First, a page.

He Battled His Yetzer Hara Ruthlessly

Undoubtedly an unconventional chossid, Reb Zalman Moshe Hayitzchaki was devoted to the truth with his whole heart. He fought hard with his yetzer hara, using harsh and sometimes colorful terms to put it away.

Reb Schneur Zalman Moshe learned as a tomim in Lubavitch, later serving as a shochet and mashpia in Nevel and finally in Eretz Yisroel. He was a chossid and oved in the full sense of the word, and was known for the sharp and unapologetic style of farbrengen and demands he made from his listeners.

At the end of his life, he became paralyzed and could not speak well, and he passed away on the 3rd of Shvat, 5712 (1952).


For many years, Reb Zalman Moshe maintained a steady schedule of learning Chassidus. Each morning before dawn he would rise early to learn for six hours straight. When he finished he marked his place with a pencil. At times he was found to have only learned a number of lines, having spent the time internalizing it.


Reb Moshe Naparstak recounts:

We were a group of bochurim and Reb Zalman Moshe came to visit us. He was paralyzed and his speech was very unclear. In the middle of the visit, a Tanya was placed on his table. He took it and started kissing it many times as tears rolled down his cheeks…


Reb Yoel Kahan relates:

Reb Zalman Moshe was a special chossid and his davening was unique. When I knew him in Tel Aviv he was already paralyzed and he could barely speak, but every word of his davening was crystal clear.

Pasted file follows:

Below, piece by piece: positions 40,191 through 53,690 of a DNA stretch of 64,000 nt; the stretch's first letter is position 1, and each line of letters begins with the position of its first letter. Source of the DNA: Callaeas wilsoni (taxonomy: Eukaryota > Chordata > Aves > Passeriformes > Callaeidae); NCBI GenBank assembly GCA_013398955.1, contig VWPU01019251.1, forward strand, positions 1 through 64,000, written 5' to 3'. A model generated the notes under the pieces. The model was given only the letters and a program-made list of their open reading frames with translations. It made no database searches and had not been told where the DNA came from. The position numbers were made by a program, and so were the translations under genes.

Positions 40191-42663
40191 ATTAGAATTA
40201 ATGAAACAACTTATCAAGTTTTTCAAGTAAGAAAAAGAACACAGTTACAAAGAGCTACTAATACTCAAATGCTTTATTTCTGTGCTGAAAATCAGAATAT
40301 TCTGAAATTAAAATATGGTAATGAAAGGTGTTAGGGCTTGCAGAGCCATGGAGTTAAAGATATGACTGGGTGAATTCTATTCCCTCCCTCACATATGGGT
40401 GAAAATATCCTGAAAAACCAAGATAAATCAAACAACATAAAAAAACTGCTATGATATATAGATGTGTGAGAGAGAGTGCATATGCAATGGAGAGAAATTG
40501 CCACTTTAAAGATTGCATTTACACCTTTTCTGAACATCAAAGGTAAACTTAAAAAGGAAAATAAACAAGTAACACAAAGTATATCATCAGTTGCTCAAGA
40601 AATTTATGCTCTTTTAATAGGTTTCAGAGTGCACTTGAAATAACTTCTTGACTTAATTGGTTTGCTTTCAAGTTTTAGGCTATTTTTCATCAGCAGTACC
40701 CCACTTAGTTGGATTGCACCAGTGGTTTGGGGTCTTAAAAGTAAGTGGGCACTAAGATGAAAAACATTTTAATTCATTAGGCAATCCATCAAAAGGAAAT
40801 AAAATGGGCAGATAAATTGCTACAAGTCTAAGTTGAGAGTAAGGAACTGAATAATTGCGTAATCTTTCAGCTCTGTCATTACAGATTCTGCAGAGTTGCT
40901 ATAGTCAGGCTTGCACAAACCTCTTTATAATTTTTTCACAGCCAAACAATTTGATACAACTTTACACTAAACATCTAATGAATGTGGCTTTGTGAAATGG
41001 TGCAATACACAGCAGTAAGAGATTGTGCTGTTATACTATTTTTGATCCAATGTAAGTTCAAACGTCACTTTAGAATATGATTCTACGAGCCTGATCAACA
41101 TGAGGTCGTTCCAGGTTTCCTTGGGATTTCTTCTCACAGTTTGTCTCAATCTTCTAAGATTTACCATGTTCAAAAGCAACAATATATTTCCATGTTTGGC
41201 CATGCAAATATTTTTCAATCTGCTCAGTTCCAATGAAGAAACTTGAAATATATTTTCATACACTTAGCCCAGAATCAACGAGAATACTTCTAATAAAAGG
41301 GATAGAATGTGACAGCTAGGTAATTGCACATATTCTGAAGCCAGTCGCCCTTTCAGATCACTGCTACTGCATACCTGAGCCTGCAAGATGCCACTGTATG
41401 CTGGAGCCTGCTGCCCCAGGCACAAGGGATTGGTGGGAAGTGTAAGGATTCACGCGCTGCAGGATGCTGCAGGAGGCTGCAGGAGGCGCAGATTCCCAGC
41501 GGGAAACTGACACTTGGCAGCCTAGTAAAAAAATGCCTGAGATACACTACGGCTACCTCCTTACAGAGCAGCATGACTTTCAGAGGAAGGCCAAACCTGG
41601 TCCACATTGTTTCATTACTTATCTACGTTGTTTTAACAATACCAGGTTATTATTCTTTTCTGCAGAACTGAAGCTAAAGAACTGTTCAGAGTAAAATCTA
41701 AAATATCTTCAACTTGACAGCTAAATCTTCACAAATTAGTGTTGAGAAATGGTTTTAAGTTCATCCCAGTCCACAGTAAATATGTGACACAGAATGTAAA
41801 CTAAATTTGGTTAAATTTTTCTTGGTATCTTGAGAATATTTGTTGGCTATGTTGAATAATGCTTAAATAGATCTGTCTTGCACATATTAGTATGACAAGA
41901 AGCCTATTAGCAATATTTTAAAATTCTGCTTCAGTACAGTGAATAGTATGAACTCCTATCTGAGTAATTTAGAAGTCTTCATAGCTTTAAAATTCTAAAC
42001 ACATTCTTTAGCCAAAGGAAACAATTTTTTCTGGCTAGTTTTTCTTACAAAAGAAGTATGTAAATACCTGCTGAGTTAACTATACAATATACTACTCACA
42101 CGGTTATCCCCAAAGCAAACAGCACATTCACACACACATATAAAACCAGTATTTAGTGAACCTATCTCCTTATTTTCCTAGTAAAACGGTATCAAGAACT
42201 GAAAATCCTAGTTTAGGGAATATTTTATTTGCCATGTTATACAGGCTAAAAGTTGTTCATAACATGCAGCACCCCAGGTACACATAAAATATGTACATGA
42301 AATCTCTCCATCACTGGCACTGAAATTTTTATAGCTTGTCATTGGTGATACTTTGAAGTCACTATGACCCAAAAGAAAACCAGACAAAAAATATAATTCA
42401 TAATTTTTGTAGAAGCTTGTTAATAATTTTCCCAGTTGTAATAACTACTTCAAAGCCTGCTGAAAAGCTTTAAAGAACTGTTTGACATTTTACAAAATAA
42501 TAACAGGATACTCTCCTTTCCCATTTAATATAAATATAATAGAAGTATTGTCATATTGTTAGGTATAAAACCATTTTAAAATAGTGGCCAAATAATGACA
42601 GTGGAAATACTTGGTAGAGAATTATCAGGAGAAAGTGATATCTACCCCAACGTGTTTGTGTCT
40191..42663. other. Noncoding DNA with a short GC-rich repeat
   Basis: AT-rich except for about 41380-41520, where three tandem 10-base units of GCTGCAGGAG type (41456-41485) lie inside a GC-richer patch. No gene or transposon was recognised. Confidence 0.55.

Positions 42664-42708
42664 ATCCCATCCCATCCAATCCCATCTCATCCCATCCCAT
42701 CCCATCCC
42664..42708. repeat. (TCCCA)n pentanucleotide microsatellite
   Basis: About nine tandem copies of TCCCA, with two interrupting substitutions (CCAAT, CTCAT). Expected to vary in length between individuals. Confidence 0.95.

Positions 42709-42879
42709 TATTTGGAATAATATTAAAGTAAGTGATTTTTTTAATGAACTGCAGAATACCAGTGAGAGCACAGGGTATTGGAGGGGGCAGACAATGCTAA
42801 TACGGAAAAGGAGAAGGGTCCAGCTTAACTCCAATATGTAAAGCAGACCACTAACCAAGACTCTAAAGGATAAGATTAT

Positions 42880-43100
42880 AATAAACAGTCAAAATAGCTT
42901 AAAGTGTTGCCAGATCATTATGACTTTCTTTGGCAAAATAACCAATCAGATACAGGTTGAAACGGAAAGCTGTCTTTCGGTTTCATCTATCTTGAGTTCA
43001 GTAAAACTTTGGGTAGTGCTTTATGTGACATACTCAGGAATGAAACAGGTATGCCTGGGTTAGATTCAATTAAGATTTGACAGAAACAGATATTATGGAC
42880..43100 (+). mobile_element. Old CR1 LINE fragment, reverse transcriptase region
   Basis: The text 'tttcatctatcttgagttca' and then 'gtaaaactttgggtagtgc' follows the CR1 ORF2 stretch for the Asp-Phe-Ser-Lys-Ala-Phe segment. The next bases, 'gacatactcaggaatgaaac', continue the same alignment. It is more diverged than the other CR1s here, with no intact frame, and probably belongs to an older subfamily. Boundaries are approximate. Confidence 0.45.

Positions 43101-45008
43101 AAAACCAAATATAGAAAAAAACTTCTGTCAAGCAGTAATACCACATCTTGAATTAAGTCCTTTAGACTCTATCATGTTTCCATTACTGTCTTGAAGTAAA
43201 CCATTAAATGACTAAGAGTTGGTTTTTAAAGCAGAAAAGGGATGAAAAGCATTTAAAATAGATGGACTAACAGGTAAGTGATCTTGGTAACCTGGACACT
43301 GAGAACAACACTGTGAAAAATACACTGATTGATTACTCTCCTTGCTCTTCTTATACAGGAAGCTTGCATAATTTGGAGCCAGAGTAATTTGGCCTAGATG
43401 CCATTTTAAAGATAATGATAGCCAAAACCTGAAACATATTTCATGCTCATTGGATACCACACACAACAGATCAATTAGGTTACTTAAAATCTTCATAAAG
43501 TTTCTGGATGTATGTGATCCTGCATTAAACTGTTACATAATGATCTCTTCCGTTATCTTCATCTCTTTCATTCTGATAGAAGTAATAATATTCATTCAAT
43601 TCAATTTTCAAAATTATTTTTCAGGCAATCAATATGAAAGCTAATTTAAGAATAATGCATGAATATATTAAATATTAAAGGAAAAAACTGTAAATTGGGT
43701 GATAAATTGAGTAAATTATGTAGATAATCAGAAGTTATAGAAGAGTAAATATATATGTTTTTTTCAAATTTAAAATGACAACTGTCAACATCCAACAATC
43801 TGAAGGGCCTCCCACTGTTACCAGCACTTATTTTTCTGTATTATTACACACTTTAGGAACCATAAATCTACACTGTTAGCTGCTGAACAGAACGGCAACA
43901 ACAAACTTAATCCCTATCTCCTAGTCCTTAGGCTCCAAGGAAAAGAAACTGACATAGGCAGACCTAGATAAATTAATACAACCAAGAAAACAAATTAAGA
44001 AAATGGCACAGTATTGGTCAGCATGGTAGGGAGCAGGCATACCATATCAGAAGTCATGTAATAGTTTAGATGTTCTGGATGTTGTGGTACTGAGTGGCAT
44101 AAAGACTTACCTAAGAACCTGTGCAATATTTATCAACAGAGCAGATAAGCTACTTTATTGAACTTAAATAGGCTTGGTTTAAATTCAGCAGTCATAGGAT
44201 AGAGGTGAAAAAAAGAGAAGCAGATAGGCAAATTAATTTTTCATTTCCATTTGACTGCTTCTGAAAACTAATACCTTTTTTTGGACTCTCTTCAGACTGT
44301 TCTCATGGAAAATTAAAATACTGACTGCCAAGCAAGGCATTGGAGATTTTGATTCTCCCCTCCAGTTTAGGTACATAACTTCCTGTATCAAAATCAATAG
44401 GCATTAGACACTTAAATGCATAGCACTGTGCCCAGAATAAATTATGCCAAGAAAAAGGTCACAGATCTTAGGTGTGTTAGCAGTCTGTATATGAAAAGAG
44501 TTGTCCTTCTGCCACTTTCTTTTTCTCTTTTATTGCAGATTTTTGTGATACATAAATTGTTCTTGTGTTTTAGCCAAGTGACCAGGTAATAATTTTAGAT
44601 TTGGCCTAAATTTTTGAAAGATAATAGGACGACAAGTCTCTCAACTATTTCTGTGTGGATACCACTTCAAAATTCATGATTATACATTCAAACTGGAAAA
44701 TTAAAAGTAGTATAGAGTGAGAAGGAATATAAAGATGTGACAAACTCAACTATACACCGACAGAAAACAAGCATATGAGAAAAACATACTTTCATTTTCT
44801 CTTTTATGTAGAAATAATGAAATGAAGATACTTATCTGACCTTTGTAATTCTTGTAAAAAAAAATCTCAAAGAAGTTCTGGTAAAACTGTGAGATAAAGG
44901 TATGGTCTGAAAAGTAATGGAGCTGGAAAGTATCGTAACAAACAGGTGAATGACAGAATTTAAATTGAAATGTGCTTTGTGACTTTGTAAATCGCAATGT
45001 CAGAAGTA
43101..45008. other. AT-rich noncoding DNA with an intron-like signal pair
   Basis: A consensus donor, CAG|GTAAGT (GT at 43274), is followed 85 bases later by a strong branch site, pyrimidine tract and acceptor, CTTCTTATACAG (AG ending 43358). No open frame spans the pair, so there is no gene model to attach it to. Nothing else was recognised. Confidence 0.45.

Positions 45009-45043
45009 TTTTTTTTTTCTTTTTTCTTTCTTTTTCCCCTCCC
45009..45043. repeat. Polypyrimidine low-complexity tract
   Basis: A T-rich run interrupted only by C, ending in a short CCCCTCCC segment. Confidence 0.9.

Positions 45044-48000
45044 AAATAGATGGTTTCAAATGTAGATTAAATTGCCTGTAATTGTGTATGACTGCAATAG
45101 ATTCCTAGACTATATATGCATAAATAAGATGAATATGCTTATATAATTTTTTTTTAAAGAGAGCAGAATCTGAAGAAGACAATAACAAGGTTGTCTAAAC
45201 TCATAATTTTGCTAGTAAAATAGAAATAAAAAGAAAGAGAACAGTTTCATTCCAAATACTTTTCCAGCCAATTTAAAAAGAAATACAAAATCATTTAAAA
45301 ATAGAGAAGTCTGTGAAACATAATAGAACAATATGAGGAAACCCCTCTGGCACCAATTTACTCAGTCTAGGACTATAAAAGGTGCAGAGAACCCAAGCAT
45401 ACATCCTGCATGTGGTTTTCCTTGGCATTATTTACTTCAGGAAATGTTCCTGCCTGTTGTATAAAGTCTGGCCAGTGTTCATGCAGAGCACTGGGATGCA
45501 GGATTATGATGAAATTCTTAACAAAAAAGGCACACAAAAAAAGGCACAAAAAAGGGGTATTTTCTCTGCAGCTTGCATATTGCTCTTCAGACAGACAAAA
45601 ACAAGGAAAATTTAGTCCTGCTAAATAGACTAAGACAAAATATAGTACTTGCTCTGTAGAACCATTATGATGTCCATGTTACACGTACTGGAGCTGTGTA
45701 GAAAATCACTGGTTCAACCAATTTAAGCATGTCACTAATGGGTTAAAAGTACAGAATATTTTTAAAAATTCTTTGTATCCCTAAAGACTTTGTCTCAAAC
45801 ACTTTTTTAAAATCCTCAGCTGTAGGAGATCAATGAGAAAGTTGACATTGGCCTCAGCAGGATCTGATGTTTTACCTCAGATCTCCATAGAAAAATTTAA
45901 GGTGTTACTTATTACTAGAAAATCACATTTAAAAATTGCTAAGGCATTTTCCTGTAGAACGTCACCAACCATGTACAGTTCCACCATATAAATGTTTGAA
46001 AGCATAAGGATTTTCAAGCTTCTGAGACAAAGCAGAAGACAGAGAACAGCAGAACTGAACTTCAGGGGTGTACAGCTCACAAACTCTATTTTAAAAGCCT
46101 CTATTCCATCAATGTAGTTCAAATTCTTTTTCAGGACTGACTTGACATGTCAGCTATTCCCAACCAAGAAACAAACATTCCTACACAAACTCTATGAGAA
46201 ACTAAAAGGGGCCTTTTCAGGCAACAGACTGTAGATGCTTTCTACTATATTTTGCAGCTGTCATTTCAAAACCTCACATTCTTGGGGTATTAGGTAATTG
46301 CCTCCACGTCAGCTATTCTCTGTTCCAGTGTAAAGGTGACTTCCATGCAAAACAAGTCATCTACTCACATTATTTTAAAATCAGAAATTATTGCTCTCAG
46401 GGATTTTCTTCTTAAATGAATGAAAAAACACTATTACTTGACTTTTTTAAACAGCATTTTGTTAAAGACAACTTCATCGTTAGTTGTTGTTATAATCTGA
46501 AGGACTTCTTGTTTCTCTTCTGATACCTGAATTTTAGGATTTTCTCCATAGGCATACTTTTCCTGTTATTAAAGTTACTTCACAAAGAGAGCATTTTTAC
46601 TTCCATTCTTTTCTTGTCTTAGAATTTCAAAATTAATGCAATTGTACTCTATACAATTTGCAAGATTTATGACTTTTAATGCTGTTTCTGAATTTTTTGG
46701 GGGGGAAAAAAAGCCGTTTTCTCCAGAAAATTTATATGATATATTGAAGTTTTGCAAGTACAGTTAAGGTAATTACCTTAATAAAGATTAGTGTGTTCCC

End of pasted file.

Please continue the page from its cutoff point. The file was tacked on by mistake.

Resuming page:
I once visited him one afternoon and found him wrapped in tallis and tefillin and reciting shir shel yom. I wondered why he was davening at such a late hour. Then I found out that he had davened in the morning but when he got to the Shir Shel Yom he had no strength left and he had to take off his tallis and tefillin.

In the afternoon, after he regained some strength, he put on his tallis and tefillin again, something very difficult for him being partially paralyzed, just to recite shir shel yom, kavei, and aleinu.


A Yid shared the following story from the early 1930s:

The hunger in the Soviet Union was severe, especially in Ukraine where I lived. In my town, the situation was so desperate that people sifted through garbage for food. Deciding to leave for Russia, where conditions were somewhat better, I wandered from city to city. In each place, I visited the shul, hoping for rachmones and a piece of bread.

One day, I arrived in Nevel and went straight to the shul near the train station. It was late afternoon, and the shul was nearly empty, save for one Yid davening in a talis and tefillin. I was surprised to see someone davening Shacharis so late. When he finished, he approached me warmly and asked about my visit. I told him bluntly that I was desperately hungry and hadn’t eaten for two days.

The chossid, understanding my plight, said, “I don’t have much at home, just some creamy cheese water. I’ll share it with you, but under one condition: you must sit opposite me and exclaim, ‘You old horse! You keep the thick part for yourself and give me the watery part?!'”

Intrigued and driven by hunger, I agreed. We went to his home, and he placed two plates on the table. He began to divide the cheese water, pouring the watery part into one plate and the creamy part into another. Then he hesitated, reminding me of our agreement. Reluctantly, but out of sheer necessity, I recited the line, “You old horse! You keep the thick part for yourself and give me the watery part?!”

To my astonishment, he smiled, switched the plates, giving me the creamy part, and kept the watery part for himself. This unique chossid was none other than R’ Zalman Moshe.

For sources, visit TheWeeklyFarbrengen.com

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